Canstar analysis of the data shows Australian property owners have refinanced more than $53.7 billion worth of loans in the past six months.
Besides a desire to tighten the purse strings, the mortgage activity is being driven by fierce competition for your debt.
With fewer new loans for several months as the property market pauses during the pandemic, with restrictions to open homes and online auctions only, lenders are aggressively pulling all the levers they can to lure existing borrowers.
There are now introductory interest rates available that are less than 2 per cent. Cashbacks on refinancing have reached as high as $4000 and some lenders are also absorbing application and valuation fees.
So, should you jump on the refinance bandwagon?
The first thing to note is that some of the refinancing enticements are attached to products that are relatively uncompetitive. That is the reason they are being offered – to get borrowers over the line with a short-term feature on a loan that would ultimately cost them more over time.
Take a $4000 cashback. In just three years you would be behind, based on a $400,000 loan refinanced from 3 per cent to a competitive rate now. With a less generous bonus offer of $2000, you would be going backwards within 1.5 years. Having said that, refinancing is still the best way to cut costs and repay your mortgage years early – for free.
Consider if you move a $400,000 home loan from a typical, discounted big-four bank interest rate of 3.6 per cent to the cheapest loan with an offset account or 2.32 per cent.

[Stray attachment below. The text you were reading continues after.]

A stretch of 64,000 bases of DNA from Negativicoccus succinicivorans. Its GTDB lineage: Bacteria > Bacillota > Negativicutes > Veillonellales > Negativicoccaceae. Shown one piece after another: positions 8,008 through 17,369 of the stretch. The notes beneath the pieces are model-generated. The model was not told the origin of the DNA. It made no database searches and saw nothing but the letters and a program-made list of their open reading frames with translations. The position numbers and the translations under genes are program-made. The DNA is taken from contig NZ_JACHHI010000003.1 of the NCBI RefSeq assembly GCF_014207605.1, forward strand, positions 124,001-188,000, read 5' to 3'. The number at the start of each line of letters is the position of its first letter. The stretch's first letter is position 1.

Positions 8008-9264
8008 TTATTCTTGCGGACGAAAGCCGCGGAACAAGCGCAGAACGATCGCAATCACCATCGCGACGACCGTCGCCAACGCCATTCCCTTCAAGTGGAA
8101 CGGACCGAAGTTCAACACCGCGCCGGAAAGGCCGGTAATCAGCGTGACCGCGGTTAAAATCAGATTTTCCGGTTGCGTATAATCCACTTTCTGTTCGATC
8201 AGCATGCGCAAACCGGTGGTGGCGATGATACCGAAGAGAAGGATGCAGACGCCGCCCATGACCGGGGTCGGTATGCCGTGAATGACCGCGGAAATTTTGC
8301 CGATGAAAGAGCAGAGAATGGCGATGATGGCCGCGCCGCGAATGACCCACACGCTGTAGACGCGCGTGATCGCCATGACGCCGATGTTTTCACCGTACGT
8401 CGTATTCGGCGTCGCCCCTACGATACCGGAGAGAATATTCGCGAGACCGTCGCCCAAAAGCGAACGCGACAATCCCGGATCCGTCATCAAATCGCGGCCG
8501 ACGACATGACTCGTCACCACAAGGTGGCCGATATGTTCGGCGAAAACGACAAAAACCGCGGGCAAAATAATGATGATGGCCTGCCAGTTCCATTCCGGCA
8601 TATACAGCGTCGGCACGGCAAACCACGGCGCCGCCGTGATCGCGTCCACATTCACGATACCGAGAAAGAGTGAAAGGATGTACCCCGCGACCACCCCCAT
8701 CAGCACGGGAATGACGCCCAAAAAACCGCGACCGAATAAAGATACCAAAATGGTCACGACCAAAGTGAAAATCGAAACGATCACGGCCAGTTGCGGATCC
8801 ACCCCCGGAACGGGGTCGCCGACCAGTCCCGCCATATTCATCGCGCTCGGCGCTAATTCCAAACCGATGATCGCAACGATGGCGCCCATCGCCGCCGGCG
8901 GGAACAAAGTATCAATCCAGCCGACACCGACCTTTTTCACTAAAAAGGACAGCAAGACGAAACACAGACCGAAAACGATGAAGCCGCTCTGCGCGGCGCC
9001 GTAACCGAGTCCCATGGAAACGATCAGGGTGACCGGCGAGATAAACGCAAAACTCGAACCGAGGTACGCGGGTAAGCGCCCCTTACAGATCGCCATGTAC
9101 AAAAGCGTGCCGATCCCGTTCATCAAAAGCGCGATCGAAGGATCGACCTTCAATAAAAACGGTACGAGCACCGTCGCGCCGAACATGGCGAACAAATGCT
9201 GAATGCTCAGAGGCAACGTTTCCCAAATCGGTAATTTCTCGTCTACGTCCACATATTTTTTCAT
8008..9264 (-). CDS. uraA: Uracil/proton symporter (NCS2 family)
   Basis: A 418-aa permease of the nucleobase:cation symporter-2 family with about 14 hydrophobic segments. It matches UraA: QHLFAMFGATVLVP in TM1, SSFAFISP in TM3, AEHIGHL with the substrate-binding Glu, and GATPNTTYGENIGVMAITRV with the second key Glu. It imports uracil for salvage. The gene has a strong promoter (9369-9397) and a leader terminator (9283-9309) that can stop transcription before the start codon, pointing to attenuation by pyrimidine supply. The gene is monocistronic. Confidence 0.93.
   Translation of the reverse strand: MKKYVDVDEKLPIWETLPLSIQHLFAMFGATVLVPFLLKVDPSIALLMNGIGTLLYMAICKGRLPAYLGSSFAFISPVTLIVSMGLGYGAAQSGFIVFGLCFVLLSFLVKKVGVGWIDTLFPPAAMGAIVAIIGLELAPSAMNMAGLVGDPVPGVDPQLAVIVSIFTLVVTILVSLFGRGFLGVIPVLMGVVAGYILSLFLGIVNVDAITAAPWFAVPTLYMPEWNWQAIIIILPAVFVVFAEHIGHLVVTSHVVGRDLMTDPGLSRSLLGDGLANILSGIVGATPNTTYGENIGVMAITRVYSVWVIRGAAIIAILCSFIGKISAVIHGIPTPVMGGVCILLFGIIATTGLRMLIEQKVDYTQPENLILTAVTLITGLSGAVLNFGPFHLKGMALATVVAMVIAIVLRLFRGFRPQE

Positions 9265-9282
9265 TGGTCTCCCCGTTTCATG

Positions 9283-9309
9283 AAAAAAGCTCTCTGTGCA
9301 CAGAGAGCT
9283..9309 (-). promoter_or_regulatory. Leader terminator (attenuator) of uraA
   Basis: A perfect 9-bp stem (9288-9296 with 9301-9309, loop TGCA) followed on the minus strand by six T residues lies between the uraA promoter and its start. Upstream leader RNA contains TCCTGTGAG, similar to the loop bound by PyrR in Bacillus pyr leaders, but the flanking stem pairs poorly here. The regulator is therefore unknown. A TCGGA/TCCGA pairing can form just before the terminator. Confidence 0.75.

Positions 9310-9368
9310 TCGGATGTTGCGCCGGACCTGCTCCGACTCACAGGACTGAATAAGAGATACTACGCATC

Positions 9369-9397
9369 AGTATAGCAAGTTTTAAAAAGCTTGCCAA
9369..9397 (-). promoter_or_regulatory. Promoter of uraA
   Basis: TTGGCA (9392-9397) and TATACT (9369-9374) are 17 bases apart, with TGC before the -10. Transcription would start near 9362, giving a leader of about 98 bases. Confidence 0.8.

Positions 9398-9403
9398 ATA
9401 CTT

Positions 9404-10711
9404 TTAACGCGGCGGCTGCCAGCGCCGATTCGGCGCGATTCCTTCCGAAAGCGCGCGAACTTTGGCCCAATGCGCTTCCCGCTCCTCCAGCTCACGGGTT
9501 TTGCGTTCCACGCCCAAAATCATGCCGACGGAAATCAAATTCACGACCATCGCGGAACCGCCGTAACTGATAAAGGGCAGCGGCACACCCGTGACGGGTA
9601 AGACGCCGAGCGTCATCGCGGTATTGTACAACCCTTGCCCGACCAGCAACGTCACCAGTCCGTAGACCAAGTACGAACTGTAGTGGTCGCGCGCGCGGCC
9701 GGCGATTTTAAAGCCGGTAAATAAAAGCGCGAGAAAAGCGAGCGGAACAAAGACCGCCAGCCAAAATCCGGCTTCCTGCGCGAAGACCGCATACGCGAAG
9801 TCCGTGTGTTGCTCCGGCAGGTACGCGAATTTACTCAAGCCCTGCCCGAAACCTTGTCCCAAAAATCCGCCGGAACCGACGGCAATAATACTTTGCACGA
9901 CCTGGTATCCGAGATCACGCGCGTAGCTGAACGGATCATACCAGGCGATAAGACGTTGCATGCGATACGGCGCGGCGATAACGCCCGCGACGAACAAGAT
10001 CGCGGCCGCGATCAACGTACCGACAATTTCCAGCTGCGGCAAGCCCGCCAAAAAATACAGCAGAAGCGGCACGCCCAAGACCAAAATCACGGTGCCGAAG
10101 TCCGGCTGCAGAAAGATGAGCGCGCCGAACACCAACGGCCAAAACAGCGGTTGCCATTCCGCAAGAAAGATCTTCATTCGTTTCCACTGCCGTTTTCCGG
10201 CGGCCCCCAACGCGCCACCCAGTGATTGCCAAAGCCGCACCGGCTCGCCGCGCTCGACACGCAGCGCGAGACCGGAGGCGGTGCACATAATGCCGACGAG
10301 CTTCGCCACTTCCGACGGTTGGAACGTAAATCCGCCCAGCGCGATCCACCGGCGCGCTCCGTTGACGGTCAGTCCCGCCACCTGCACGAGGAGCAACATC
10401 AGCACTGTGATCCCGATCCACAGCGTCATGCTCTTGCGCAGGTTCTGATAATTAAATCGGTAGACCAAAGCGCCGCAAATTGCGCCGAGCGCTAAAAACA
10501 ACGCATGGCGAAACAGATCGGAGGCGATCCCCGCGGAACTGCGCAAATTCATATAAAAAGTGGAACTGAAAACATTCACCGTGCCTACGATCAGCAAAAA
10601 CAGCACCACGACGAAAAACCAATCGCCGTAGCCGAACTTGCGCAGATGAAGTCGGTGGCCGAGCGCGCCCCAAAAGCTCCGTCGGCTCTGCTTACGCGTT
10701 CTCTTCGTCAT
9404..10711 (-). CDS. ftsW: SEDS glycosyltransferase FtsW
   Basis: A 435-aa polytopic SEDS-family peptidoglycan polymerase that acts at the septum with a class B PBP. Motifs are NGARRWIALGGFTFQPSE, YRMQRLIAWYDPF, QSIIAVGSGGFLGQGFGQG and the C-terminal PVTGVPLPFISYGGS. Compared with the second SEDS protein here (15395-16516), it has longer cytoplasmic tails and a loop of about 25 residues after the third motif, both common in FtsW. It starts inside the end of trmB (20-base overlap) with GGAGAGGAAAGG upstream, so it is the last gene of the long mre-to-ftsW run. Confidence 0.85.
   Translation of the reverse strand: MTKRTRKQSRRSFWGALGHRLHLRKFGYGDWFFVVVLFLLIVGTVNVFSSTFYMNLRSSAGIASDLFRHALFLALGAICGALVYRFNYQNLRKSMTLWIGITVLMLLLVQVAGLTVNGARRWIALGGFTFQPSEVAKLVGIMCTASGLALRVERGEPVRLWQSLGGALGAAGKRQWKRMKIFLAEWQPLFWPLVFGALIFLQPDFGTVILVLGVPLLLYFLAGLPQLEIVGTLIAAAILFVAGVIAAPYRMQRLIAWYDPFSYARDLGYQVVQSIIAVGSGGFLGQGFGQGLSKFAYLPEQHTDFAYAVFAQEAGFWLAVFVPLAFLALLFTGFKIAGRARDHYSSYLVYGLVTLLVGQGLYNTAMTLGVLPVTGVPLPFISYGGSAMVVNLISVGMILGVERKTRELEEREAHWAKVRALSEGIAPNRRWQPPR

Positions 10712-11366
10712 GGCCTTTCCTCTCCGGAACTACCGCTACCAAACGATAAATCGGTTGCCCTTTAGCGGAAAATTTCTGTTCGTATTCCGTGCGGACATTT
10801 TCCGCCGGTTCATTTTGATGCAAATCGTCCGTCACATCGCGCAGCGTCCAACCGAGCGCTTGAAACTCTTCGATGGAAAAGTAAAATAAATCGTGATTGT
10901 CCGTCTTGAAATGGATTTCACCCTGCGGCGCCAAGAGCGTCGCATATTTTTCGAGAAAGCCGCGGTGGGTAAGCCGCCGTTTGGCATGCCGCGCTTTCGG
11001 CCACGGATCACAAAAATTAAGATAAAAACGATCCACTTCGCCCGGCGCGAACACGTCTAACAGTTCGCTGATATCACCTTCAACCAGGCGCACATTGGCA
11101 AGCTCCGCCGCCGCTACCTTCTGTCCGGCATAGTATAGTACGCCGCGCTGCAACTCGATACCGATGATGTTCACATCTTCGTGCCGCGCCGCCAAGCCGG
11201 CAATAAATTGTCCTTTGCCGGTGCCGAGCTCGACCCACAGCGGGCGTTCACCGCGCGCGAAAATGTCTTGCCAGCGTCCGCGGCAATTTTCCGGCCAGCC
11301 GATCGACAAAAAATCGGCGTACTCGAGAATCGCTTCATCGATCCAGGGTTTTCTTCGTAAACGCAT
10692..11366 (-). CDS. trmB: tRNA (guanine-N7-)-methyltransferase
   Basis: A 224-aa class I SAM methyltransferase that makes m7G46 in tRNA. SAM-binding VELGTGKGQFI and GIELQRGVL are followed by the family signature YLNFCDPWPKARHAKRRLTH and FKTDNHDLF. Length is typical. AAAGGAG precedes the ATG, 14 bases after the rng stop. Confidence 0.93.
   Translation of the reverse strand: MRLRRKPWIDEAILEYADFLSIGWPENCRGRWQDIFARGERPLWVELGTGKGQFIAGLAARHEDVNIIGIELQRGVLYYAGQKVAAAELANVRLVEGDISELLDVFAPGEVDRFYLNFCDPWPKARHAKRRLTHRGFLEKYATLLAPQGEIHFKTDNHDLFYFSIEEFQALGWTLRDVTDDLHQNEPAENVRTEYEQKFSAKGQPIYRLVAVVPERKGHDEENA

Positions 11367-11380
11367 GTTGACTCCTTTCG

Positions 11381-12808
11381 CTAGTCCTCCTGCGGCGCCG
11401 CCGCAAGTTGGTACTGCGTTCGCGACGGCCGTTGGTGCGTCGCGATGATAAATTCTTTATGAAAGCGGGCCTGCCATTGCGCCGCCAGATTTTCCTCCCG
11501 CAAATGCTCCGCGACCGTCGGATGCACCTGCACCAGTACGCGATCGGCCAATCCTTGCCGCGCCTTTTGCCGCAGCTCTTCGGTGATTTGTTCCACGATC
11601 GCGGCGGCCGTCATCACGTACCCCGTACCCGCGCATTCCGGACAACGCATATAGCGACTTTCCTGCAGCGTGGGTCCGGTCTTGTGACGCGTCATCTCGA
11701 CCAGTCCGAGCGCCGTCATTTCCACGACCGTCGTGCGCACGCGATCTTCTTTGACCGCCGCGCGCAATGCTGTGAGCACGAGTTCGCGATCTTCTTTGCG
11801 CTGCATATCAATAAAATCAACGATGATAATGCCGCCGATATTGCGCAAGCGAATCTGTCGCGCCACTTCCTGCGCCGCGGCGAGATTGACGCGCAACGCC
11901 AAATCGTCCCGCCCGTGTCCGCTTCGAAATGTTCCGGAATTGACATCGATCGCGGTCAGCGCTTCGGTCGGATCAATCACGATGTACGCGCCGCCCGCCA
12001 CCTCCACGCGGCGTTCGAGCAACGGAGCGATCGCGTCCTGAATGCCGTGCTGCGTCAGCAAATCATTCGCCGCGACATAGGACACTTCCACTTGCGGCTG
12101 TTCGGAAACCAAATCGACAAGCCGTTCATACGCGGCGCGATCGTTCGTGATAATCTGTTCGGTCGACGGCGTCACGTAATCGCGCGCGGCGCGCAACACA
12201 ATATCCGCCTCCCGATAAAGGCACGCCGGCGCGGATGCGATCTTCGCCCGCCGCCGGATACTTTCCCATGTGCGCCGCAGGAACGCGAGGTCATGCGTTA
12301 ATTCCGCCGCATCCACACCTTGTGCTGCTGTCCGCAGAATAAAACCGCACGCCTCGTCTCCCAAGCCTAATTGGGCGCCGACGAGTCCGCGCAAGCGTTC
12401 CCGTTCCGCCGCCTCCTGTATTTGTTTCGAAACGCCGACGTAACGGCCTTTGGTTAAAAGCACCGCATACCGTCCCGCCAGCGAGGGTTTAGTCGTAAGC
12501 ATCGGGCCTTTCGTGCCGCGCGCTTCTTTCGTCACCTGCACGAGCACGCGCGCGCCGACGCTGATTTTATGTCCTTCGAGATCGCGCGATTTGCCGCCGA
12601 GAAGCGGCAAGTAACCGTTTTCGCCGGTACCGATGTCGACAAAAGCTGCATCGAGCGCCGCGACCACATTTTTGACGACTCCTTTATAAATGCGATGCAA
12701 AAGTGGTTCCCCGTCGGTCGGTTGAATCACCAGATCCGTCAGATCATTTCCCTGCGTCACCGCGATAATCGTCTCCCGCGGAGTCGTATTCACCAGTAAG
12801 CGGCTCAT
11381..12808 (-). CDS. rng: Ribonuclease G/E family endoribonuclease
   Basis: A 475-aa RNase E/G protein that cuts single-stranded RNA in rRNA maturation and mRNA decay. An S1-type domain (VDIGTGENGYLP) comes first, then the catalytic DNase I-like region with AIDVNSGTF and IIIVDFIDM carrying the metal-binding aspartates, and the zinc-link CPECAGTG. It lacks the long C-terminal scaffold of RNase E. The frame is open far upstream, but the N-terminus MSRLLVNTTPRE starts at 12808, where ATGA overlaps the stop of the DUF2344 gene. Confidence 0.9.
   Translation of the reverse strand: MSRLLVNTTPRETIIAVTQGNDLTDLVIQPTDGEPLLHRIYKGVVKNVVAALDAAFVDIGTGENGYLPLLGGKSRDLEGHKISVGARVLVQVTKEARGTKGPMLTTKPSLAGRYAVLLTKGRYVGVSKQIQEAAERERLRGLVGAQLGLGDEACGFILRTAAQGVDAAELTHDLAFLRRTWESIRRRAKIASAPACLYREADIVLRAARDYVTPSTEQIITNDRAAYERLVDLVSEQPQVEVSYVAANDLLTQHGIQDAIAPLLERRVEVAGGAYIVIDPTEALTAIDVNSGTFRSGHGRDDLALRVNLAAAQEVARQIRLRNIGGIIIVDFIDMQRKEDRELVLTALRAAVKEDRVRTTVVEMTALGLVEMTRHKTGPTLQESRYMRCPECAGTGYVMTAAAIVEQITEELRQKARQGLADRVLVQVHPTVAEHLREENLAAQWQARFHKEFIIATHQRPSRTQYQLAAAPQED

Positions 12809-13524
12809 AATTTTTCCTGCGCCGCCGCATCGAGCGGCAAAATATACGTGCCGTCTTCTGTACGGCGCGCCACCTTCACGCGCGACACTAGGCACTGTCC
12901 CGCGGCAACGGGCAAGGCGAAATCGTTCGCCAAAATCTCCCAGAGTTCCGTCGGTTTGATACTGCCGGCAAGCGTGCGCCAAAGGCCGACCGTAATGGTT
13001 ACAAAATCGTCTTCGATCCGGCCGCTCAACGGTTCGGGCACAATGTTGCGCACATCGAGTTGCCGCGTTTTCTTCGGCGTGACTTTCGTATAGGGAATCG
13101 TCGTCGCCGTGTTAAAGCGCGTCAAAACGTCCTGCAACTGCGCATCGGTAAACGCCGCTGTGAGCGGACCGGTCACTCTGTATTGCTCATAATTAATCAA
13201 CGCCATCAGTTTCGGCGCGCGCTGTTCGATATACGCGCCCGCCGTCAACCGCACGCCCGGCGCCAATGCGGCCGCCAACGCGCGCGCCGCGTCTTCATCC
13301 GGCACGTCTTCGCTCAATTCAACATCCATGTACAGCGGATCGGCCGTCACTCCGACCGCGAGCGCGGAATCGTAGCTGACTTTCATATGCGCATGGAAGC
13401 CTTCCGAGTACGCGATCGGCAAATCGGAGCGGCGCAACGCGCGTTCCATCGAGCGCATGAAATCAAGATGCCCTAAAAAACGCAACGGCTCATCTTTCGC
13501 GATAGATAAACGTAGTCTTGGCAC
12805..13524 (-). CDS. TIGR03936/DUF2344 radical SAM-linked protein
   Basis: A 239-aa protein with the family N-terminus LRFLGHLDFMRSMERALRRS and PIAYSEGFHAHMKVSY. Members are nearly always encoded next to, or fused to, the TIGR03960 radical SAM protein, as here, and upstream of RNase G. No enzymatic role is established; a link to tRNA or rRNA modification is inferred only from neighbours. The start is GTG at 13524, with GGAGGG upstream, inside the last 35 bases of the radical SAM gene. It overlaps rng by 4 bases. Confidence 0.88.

You would save $79,677 but that is over an identical remaining 25-year period – it’s crucial that you refinance a loan over the identical period you have remaining, otherwise you will pay a fortune more in interest, no matter how low the new rate.
However, if you move your mortgage but do not “move” your repayment amount – a strategy I call “up stumps but still stump up” – that figure would leap to $102,742. And you would clear your loan and remove the need to find monthly repayments four years early.
First home buyers leading the charge
The other trend to note in mortgage and property markets is that the significant government stimulus measures for first home buyers seem to be working.
According to the ABS figures, there has been a steady uptick in both the numbers of first home buyers and the amount lent to them month-on-month and year-on-year, as the end-of-the-year expiration of the HomeBuilder grant looms.
The number of loans is up 14 per cent over the month and 24 per cent over the past year.
Canstar finance expert Steve Mickenbecker says: “New lending is well above a year ago and almost back to the pre-COVID peak in January, suggesting that it is not all gloom and doom in property markets.”
However, property investors are still showing little appetite for mortgages. Investment lending is down 5 per cent from July of last year.
Still, investors could also benefit greatly from refinancing, too.
Canstar says the average variable interest rate is 0.53 per cent lower than a year ago – and you can do far better than that if you shop around.
Financial educator, commentator and author.